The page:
It's typical for me to start getting less excited about hard runs during the last few weeks before a race. I don't typically write or talk about this issue, because I feel like the more I talk about it, the more it becomes reality, and so I like to use little tricks instead to move along.
I train hard, and my life, although very good, is rather complex as I work FT and parent FT. As my body gets fitter, I get more tired. It is a mostly happy tradeoff, one that I embrace and consider a normal part of training. Since I want to keep my running grounded, and not give it too much focus - because lets face it, family, work, friends will always take precedence to running for me - I don't make "sacrifices" like giving up on life stuff for more sleep, and so my body gets perhaps a bit more tired than it would on say 10 hours/night, no outside home work, you get the idea! To each her own, and this is what I do!
I am at "that" point in training right now. For today, my plan (on paper) was to run 15 miles, with 5 @ 7, and then the Fresh Pond 5 miler at a pace faster than last week's (6:39), then run easy back home. This morning I found myself dilly dallying and knew that I needed to mentally trick myself into getting out the door. So, I told myself that I have to go run the first 5 miles faster than last week (7:23), and that I can do only one loop (2.5) of the race if I wanted to. This lowered pressure got me out the door and once I started running, my mind immediately went into "well, lets see how 7 feels", except that in order to assure a 7 pace I had to go a bit faster because what if I get tired and have to slow down. The results was 5 miles @ 6:45 pace. There were 2 stops at lights, but they did not bother me. I felt OK, not super, but OK.
Once I got to Fresh Pond I had to wait about 5 minutes before the race started. My plan was to start easy, and stop after one loop if I wanted (because I had already done 5 hard miles). Lots of people showed up today and the path was cleared. We started and I felt the headwind, so decided to tuck behind the second pack from the front. They were moving @ 6:35 and although I felt that might be a bit too fast, I decided to keep it there with them. I hung out for 1 mile, but then they slowed down and I moved up, trying to catch one guy in front of me so I could draft him. The first pack was long gone, and I thought those were all the 2.5 mile racers. I caught and passed the guy on the hill at mile 2, and I was on my own thereafter. I felt pretty good so went for the second lap, telling myself that I could slow down if I needed to. At mile 3.5 I saw a blue jacket in front of me, a woman. I started focusing on her and almost caught her, making my last mile with a big hill a 6:26. So 6:32 pace for 4.95 miles. Interestingly, my HR for last mile got into the 190s, which is something I rarely see outside of a 5K, but this HR did not seem that uncomfortable to me, showing that my LT has been improving, and I have the ability to reach and hold a higher HR for a longer amount of time. This is good. I was super happy to have more people at the race, and have a woman who was faster than me who I could use as a rabbit.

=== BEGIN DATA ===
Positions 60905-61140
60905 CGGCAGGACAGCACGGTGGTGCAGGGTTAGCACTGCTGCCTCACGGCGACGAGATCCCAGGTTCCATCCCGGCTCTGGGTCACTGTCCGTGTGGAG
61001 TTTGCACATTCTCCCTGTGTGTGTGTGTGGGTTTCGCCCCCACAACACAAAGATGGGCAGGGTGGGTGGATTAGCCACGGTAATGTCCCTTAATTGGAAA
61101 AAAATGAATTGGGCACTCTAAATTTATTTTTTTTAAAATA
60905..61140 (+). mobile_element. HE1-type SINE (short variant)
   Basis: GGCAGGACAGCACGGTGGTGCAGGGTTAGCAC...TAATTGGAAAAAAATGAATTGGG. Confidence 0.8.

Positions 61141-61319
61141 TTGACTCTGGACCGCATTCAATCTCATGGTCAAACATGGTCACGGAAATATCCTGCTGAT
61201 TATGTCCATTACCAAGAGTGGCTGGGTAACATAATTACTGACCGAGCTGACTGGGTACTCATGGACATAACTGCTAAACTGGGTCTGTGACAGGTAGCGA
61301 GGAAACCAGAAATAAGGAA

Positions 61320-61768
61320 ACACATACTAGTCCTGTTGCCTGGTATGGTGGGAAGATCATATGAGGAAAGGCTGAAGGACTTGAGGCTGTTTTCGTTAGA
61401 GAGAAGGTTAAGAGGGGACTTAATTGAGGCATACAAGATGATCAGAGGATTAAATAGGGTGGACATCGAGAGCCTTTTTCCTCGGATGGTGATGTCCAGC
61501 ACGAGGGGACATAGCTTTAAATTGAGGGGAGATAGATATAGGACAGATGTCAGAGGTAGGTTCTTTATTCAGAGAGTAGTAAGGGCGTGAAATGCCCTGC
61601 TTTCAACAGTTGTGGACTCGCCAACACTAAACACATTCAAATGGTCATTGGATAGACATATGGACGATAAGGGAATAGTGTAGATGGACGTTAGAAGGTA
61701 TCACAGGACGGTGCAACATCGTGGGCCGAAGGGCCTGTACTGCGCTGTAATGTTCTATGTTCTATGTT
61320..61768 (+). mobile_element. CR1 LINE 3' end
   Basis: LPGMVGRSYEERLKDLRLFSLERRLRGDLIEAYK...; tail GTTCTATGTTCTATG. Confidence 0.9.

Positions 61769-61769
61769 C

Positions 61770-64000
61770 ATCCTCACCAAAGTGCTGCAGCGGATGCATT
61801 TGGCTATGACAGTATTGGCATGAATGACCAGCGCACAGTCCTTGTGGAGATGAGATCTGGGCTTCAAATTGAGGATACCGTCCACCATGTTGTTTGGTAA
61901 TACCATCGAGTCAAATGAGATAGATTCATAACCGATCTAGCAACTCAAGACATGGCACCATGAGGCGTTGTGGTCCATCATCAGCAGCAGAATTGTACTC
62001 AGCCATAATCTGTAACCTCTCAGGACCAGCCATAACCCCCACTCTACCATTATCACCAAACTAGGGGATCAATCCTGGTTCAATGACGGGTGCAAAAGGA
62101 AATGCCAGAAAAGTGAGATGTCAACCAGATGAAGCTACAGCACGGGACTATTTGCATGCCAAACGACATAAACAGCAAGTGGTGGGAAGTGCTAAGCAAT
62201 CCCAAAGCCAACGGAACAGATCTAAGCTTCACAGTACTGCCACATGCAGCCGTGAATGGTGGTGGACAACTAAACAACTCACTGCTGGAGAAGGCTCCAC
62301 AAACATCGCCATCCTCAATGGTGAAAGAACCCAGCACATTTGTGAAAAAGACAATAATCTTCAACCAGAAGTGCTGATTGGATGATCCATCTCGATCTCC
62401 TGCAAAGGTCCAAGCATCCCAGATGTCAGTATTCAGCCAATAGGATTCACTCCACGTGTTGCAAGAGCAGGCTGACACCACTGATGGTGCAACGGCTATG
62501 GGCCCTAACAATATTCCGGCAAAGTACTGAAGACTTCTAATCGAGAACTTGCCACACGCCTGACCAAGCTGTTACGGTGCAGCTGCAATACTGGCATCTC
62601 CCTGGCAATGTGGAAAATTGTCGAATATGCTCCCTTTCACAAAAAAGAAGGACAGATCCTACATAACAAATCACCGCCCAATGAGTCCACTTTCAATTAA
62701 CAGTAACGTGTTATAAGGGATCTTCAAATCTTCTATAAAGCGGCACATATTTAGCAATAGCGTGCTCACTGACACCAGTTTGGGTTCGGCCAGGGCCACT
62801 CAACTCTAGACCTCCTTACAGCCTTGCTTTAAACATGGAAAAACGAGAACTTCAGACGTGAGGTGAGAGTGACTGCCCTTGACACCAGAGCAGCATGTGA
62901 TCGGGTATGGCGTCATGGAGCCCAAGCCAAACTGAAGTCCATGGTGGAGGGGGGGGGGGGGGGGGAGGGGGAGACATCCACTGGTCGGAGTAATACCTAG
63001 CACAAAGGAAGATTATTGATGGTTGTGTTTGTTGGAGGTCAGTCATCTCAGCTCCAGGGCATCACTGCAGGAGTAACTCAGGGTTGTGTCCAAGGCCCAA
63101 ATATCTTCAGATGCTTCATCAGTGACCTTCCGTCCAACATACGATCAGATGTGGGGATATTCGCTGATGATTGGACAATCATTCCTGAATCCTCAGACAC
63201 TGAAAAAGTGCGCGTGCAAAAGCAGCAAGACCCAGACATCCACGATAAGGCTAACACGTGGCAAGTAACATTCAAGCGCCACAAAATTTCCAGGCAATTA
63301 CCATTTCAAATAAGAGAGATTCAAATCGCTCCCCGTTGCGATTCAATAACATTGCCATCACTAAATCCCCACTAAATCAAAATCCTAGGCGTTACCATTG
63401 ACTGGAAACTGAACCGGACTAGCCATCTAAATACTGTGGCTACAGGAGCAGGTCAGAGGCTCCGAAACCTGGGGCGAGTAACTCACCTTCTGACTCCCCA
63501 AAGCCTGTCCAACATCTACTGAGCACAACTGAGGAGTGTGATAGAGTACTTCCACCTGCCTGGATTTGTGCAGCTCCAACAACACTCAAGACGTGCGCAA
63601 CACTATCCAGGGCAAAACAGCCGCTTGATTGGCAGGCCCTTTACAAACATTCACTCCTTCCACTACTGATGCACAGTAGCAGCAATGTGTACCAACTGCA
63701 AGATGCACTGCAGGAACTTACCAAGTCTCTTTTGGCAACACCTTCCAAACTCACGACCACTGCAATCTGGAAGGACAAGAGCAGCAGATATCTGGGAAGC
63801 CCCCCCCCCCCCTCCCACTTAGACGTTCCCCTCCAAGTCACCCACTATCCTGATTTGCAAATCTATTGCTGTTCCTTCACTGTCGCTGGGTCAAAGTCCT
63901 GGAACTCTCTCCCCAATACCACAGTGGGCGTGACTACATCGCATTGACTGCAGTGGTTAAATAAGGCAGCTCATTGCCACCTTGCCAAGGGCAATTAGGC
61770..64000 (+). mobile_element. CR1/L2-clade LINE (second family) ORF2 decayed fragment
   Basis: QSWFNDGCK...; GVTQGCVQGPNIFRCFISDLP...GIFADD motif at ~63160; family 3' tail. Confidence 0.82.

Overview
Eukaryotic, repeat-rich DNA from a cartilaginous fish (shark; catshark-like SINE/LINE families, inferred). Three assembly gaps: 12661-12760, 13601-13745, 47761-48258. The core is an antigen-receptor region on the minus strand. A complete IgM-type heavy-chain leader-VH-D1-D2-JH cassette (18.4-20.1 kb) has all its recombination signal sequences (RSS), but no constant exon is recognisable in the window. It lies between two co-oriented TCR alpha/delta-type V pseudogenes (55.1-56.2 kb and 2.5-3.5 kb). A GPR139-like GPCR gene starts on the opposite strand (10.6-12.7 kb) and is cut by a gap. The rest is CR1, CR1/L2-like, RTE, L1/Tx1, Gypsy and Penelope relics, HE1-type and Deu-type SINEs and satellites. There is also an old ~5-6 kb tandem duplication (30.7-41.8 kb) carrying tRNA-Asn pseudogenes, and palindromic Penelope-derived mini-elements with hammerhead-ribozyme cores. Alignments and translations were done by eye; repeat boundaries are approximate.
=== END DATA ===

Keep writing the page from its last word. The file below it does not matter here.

After the race I changed my plan again, and decided that I would do a few 800ms back home. I ended up doing 6 of them for an average of 6:42 for 3 miles. Now, I have no delusions here and I know those 6x800 are not equivalent to 3 continuous miles, and the 10-30 secs rest intervals in between helped a ton. I made this decision to rest primarily because of where I am in training right now. While my body is strong and I do not have any niggles, I am tired, my immunity is surely lowered, and I wanted to protect my body from surges in cortisol, while assuring that my legs would get stronger and prepared to run 13.1 hard miles in 3 weeks.
So this is the story of how Ana-Maria went from not really wanted to run hard today, to having a run that evolved from meh to great to super (for ME). This was a run done after many weeks of 65-70 miles, a 31 day streak averaging 10+ miles/day, a last week that included intervals (4x1 mile @ 5:55-6:04), tempo (3x10 min @ 6:15-6:20), and a moderate progression (7:23) along with 5 other 30 minute runs. I am hoping that with a nice taper, these legs and this mind will be able to run a strong winter race! We shall see:)
Building a clock
8 months ago